This article written by Dr. Reynold Bergen, BCRC Science Director, originally appeared in the April 2013 issue of Canadian Cattlemen magazine and is reprinted with permission.
The odds that an animal will suffer, be injured or die go up drastically whenever a thin, old, weak cow is loaded, transported, unloaded, marketed, held for a week (or longer) at an auction mart while loads are assembled, then reloaded, transported again, and unloaded at a packer. So do the odds that someone will capture that disaster on their smartphone. In a world where nothing can be hidden, we’d better have nothing to hide.
Old, thin or weak cows have the hardest time coping with the stresses of marketing and transport, especially in cold weather. Research conducted by Dr. Karen Schwartzkopf-Genswein at AAFC Lethbridge (published in the October 2012 Journal of Animal Science) showed that Canadian market cows are 13 times as likely to become downers or die in transit compared to fat cattle. This is why beef cattle industry groups, farm animal care associations, and provincial and federal animal welfare enforcement agencies continue to emphasize proper cow feeding, management and marketing decisions at all levels of the industry. Is this message sinking in?
Cow carcass grades have declined in recent years. The percentage of cows grading D3 (deficient muscling) has increased from 13 per cent (in 1999-2002) to 36 per cent in 2009-12. The proportion of cows grading D1 (excellent muscling) fell from 25 per cent to less than one per cent over the same time period.
There are a couple of reasons for this. High feed costs and poor feed conversion rates can make it difficult to economically improve the condition of cull cows prior to slaughter. On top of this, the slow U.S. economy has increased demand for ground beef. As a result, the price spread between better quality D1/D2 and D3 carcasses has narrowed due to high demand for lean trim for grinding.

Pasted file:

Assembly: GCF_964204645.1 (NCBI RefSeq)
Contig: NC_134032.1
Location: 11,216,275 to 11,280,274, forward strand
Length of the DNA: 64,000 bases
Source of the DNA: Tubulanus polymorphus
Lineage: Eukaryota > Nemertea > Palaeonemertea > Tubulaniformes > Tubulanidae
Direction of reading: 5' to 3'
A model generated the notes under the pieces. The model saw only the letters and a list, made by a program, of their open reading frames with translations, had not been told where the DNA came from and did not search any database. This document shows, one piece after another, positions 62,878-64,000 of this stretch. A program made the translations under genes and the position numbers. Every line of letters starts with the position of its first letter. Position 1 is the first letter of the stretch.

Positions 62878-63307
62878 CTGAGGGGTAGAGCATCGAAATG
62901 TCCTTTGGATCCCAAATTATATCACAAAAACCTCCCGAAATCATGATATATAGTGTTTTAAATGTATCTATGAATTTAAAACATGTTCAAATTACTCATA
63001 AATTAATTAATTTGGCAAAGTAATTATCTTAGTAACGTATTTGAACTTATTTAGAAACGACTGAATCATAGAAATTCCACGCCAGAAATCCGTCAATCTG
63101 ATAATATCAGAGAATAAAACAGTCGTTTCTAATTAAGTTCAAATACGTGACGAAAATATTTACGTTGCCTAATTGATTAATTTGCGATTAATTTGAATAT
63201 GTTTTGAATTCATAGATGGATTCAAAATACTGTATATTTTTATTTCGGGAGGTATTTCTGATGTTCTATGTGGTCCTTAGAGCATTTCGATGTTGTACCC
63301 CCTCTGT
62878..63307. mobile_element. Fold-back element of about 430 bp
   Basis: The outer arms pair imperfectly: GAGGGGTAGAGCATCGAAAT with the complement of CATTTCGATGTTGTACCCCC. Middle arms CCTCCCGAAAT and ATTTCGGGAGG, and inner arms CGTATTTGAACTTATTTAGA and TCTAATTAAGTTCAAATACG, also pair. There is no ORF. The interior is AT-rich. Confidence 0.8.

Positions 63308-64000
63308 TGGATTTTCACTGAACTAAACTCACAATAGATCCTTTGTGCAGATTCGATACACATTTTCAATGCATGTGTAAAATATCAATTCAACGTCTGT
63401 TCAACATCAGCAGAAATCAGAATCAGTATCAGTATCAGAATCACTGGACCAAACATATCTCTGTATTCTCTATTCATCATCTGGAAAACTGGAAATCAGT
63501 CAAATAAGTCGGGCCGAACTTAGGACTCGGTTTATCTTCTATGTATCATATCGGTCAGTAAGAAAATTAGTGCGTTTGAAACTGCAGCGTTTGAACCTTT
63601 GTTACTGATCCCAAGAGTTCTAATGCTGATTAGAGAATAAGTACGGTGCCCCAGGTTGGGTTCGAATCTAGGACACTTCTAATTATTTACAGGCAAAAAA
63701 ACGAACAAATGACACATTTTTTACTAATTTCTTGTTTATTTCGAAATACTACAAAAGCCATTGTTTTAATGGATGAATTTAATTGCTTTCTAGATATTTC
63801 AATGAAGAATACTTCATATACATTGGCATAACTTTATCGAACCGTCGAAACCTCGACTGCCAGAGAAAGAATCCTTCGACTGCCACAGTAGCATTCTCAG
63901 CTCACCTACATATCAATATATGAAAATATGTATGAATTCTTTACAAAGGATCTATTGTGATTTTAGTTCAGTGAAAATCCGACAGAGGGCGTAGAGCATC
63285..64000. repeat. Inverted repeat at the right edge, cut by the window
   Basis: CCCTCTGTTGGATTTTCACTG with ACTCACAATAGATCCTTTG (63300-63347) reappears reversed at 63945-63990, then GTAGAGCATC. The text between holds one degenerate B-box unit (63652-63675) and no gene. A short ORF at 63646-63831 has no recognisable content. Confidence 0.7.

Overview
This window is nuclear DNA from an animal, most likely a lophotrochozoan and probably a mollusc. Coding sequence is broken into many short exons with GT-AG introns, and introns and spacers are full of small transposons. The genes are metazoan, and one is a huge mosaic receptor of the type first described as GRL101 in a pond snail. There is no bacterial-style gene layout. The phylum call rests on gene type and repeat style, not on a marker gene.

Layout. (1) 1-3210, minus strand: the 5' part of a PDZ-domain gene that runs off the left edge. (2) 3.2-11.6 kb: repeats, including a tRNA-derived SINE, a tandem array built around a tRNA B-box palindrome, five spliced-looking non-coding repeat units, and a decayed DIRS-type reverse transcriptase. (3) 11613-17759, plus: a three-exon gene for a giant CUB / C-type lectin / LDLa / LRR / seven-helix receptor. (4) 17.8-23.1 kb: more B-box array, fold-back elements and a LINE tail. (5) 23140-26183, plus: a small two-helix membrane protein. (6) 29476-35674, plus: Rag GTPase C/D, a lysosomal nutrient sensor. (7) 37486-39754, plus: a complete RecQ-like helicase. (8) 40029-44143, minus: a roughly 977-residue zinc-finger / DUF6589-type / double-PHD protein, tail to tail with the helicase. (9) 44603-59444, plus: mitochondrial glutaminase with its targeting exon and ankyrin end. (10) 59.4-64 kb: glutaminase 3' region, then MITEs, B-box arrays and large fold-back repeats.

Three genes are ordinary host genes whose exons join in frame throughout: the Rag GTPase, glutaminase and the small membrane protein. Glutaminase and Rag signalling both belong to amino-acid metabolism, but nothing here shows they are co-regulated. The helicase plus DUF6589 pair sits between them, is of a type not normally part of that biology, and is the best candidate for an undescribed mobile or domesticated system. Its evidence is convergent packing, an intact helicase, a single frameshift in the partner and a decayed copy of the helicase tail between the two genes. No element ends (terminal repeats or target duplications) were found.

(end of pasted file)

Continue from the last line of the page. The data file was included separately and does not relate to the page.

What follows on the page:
D3 cows may not be a welfare concern, but extremely thin cows are. Thin cows are weak, and at very high risk of becoming down or dead in transit. Cattle with a body condition score of 1 (on a 5-point scale) should not be transported. Those with a body condition score of 2 can be transported short distances, if they are segregated.
Extremely thin, weak cattle are also at much higher risk of dying after they are unloaded at the packing plant, but before they can be slaughtered. These cattle are condemned and do not enter the human food chain. As a percentage of cows slaughtered, the rates of cattle that were “found dead” at federally inspected packing plants has increased between 1999-02 and 2009-13 in both Western (0.042 to 0.079 per cent) and Eastern Canada (0.149 to 0.193 per cent).
In 2012, “found dead” rates peaked drastically when there were major disruptions at cow slaughter plants. In Eastern Canada, rates peaked in May and June when the Levinoff-Colbex plant near Montreal closed. Western Canadian numbers peaked in late fall and early winter when the XL Lakeside plant was closed. Blocking the pipeline caused the system to back up quickly, and animal welfare was impacted, especially as cows continued to come on to the market.
Cows should be culled before they become too thin and weak to travel. Hire a reputable trucker, and load and transport high-risk cattle very carefully. Truckers should refuse to load cattle that they feel are at risk of becoming down or dead in transit, and customers should respect the truckers’ professional judgment. Order buyers, dealers, auction marts and others who are gathering and temporarily housing and assembling loads of cows need to ensure that the animals in their care have enough space, feed, water and bedding and shelter from the wind. The price signals, policies and expectations that packers pass down through the production chain to their suppliers also have a considerable influence on the quality and condition of cattle they receive.
Communicating about market cow welfare is not new. Cancer eye is a case in point. In Western Canada, the rate of cancer eye condemnations in federally inspected packing plants used to be 26 times higher than it is now. It has always been lower in the East, but it has virtually disappeared there, too. Industry communication, packer price signals and policies, and regulatory enforcement all played a part in that decline. But the most important factor was a lot of individual producers deciding that shipping severe cancer eye cows was not the right thing to do, and their neighbours agreed.
Marketing old, thin, weak cows is not the right thing to do, either.
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